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Pellegrini fuels Man City confidence

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Manchester City's consistent form gives Manuel Pellegrini reason to smile.
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Leander Schaerlaeckens

Leander Schaerlaeckens has written about soccer for The New York Times, The Guardian, ESPN The Magazine and World Soccer. Follow him on Twitter.

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When he was appointed as Manchester City manager last June, Manuel Pellegrini gamely contorted his deeply-creased face into a smile for the cameras, before letting it settle back into its default frown. The challenge, after all, was daunting.

Chief executive Ferran Soriano had told the press that he expected five trophies over the next five years from the Chilean, who had nevertheless only been signed up for three seasons. And he was to do it with a deeply dysfunctional squad that had come apart under his predecessor Roberto Mancini, who had neither a talent for massaging tactics or egos.

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Yet not seven months on, Pellegrini stands on the precipice of a first trophy, the League Cup. If his Citizens make it through Wednesday’s semifinal home leg and the January 21 away leg against an abject West Ham United, they will head to Wembley for the March 2 final against either Manchester United or Sunderland.

Unfortunately, Soriano wouldn’t count any such silverware toward Pellegrini’s quota, having declared that only the Premier League, FA Cup and UEFA Champions League are worthy. But an early trophy would further bolster City’s already soaring momentum.

After a tentative start, Pellegrini’s maiden campaign in Manchester has been a roaring success. Whereas Mancini’s side bickered and struggled to score at opportune times, in spite of a deep stable of attacking studs, his successor sails much calmer seas and can seemingly command them to score at will. With 20 league games played, second-place City already have scored 57 goals to last year’s 66 in 38 games. That’s 11 more than the next-best team, Liverpool, and 18 more than leaders Arsenal.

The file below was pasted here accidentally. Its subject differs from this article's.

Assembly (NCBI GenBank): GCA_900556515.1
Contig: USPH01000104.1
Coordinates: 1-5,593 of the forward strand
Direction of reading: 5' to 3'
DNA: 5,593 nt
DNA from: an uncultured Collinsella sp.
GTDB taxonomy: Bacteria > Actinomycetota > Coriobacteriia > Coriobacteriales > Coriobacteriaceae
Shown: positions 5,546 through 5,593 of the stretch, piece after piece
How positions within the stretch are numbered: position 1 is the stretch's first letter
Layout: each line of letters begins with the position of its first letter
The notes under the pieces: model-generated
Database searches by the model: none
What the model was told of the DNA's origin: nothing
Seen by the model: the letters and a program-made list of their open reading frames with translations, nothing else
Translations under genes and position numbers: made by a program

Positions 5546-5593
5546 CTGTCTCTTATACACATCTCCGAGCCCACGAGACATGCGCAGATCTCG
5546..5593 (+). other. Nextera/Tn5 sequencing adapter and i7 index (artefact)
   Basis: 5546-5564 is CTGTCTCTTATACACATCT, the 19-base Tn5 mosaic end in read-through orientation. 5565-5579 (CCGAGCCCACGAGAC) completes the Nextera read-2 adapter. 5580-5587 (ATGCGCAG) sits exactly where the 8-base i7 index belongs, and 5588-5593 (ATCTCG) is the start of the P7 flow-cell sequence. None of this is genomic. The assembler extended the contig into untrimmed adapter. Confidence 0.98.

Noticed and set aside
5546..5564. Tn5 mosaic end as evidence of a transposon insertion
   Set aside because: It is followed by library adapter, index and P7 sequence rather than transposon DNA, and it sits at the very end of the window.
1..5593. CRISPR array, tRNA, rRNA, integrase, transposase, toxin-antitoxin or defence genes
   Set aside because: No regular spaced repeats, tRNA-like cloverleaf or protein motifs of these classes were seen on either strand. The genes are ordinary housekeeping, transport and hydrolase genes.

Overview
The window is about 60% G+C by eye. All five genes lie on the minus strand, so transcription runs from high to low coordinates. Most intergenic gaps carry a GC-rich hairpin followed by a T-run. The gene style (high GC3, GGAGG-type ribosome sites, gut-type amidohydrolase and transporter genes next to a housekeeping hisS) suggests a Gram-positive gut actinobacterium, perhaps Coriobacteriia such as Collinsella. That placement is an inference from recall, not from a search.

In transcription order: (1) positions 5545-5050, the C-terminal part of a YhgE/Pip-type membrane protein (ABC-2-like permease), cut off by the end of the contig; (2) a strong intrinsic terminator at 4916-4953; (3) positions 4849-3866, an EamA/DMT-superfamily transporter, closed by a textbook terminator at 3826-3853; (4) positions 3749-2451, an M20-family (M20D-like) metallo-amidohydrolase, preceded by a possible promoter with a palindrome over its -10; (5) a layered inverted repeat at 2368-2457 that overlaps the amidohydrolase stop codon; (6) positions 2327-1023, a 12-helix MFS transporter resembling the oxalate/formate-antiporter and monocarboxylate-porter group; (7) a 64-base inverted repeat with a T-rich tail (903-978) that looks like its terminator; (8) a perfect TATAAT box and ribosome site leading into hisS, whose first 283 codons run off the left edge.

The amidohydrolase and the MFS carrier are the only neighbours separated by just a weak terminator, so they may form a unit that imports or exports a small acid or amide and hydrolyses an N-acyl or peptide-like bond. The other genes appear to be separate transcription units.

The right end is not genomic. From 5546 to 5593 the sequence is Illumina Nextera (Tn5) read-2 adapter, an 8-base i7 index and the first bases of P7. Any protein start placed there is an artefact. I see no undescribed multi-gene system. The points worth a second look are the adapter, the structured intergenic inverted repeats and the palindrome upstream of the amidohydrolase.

The beneficiary of yet another $120 million in player investment, Pellegrini has forged a cohesive playing style, utilizing the considerable technical ability in his squad. Cutting in from out wide or zipping through the middle, City’s midfield metronomes Jesus Navas, David Silva, Yaya Toure or Samir Nasri swish toward the opposing goal where strikers Sergio Aguero, Alvaro Negredo or Edin Dzeko materialize to apply the finish. When it all runs at full bore, as it so often has in recent weeks, they are fairly well unstoppable.

The Sky Blues haven’t lost a game since Nov. 10, winning 11 of 13, and are within striking distance of the Premier League summit, should Arsenal’s suspect depth finally catch up to them. And for the first time in three appearances, they have survived the Champions League group stage, even handing holders Bayern Munich their first loss of the season in any competition. In the FA Cup, meanwhile, a third round replay with Blackburn Rovers is in the offing.

All three of the trophies that do count are in play, in other words. And Pellegrini’s progress in his other assignments has been abundantly evident. Aside from filling up a shelf or two in the trophy case, Soriano tasked him with “progressing our football” and building “a squad but also a football concept and a way of working.”

That he has managed this in short order is rotten news for West Ham. The Hammers are in a bad way: second-to-last in the league. Under the tactically incompetent Sam Allardyce, they are in a relegation dogfight in their second season back up from the Championship. And with just three wins from 20 and a total lack of productive players, they are hardly favorites to survive.

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Their saving grace – and possibly the one thing keeping Allardyce in a job – has been this League Cup campaign. A series of fairly soft draws put West Ham into the quarterfinals, where they upset Tottenham Hotspur, who had just made a managerial change. But a 5-0 loss on Sunday to Championship side Nottingham Forrest in the FA Cup third round with a glorified youth team –debuting five players in a single game – inspires little confidence.

It does, however, suggest that the Hammers are doubling down on this semifinal. But they face mighty City with a biblical rash of injuries while captain Kevin Nolan is suspended. “My hands are tied behind my back every time I see what’s available,” Allardyce told the London Evening Standard. “It’s a disaster at the moment. A total disaster.”

Pellegrini has his own injury issues. Aguero and Navas are out. So are Stevan Jovetic and Jack Rodwell. Still, he is expected to emerge with a strong side – not always a given in the League Cup.

As for potentially winning that first trophy: Pellegrini played coy when the British press asked him about it. “We are not thinking about the trophies, only the present,” he said in predictable manager-speak.

But whether it counts or not, reaching the League Cup final would solidify Pellegrini’s position, while Allardyce would wobble in his.

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